As designers, we all have the responsibility to build products that develop trust on the user. But how can you transmit the feeling of “security” to the user throughout the UI? What even is “security” to the user?
Nowadays in our digital world we do a lot of important things through our phones and computers. Banks are attracting young adults to use their applications more by improving their UI/UX (a great example being Monzo’s design). There is also the matter of cryptocurrencies like Bitcoin, which are growing a lot but have had major issues with security. How can we create interfaces that convey a clear perception of security to all types of users?
1. UI Consistency
Sometimes people tend to put this topic aside but it is extremely important for a product to succeed. How many times do you ask yourself questions like: “Am I still on the same website?” or “Where am I? I was just looking for an answer”. This is what every website or product should avoid, and this is where the importance of UI libraries comes into play. A good UI library improves the experience of any website or product (if used consistently everywhere), and even the spacing on the main navigation makes a difference. (I would have second thoughts about using a website that changes the navigation’s spacing depending on the current state of the application).
You have to create a good first impression to make the user stay on your website longer than average. But after that, a consistent experience is what the user is expecting in order to feel safe and to trust your product. How do we achieve this? With an organized design system that works as a source of truth for you and your team. There are multiple tools out there that help you with this, one of them being DSM by InVision.
“Building a library of design patterns, rules, and UX guidelines prevents inconsistencies when shipping products at scale.” We can not forget that users use multiple devices so having this system is going to help with creating a natural and consistent experience between multiple platforms.
2. The placement and the transparency of ads
Ads are often a good business model but make sure you are adding them in a way that makes the user comfortable. In my opinion, in order to improve the experience for the user, you have to be transparent with ads, or in other words, don’t try to mix ads with content. Users want to feel that they know what they are clicking on. It is necessary to flag the ads with honesty, and you have to be aware of what the best position to place them is. Multiple pop ups/ads in places where users aren’t expecting them will spoil the user experience.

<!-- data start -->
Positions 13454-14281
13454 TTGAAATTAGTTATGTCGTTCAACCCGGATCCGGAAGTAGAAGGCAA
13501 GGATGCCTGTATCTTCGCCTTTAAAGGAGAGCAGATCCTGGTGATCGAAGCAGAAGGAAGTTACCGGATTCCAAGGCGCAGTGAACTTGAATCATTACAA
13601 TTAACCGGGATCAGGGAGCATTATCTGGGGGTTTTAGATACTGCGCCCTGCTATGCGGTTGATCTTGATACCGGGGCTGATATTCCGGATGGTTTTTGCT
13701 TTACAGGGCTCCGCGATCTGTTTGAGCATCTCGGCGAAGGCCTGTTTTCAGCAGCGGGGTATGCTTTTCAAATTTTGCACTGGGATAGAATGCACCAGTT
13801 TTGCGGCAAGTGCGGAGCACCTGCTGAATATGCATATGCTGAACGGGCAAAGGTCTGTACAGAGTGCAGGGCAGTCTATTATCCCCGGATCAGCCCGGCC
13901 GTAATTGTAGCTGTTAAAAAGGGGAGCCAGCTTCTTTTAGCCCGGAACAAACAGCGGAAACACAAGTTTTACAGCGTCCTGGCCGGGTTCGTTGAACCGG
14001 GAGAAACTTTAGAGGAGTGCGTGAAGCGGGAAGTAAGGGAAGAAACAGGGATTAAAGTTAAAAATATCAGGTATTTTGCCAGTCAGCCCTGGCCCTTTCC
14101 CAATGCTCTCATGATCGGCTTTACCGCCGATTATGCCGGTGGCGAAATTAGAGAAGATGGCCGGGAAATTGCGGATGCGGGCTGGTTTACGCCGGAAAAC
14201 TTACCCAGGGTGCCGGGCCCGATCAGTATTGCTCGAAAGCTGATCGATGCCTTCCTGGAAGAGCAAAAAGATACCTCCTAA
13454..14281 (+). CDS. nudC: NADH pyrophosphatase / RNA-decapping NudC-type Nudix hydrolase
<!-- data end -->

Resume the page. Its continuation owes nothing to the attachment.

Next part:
In my opinion, Twitter and Instagram’s mobile applications do a poor job of flagging the ads on their platforms. Twitter only shows the Promoted tag at the end of the tweet (after you’ve already read it).
Instagram places the Promoted tag on the same spot where they normally place a post’s location. This is misleading.
I recently saw Facebook presenting a good example for flagging ads. They mark the promoted posts in 3 different ways:
- Using a different layout from other posts;
- Using the “Sponsored” tag, like Instagram;
- The “Suggested Post” at the start (the one that most identifies the ad usually at a glance).
Designer News is also great at solving this problem. They present a different layout for flagging the ads. In this way, it’s impossible to confuse normal posts and ads.
3. The user has to have the control
Our product has to provide the feeling that the user has control over all the actions even if they don’t. It has to be a place where the user knows where to find or discover the basic features alone or with the help of tips. Don’t hide the settings or other important actions that help the user personalize their experience. Always give feedback on the actions that the user takes. Help them understand the next steps that they will have to take when performing a longer action. In order to provide more feedback, use tooltips. These are a great way of providing more information to the user. The user is most likely not going to read them but they’re there if they want to have more information. The more control you give to users, the safer they will feel.
Moreover, make sure that your designs are clear in terms of correctly displaying what is a button, link, text, images… A very common trend nowadays is having links which are buttons and buttons which are links. This is misleading and causes confusion to users.
Performance here is also an important thing to have in mind especially if you are focused on security. Instantaneous actions are what the user expects. If it takes too long, the user can exit the website or think that something wrong is happening. You can also fake performance with some nifty animation tricks.
4. Never force the user to fill useless forms
You should not force users to fill in fields that will not improve their experience. Instead, offer control (again) on the data they choose to provide — this is a way to gain their trust. Having unnecessary fields can also be a downgrade for your website because users will get frustrated.
A good example to follow here is the GDPR, even if you don’t have users in the European Union. This will help you ask only the necessary questions to the user and make them feel more comfortable.
5. Last but not least — high quality copy
When I was a design student, I knew that copy was a great way to improve the experience of the user but I only realized how crucial they really were when I started working on an actual user-facing product. Not only do they help users take action and understand the interface, but they can also be decisive in critical steps of your product. If the copy is consistent, they can give you the feeling that you are always navigating through the same website. The style of the language used must match the brand and be consistent throughout the website.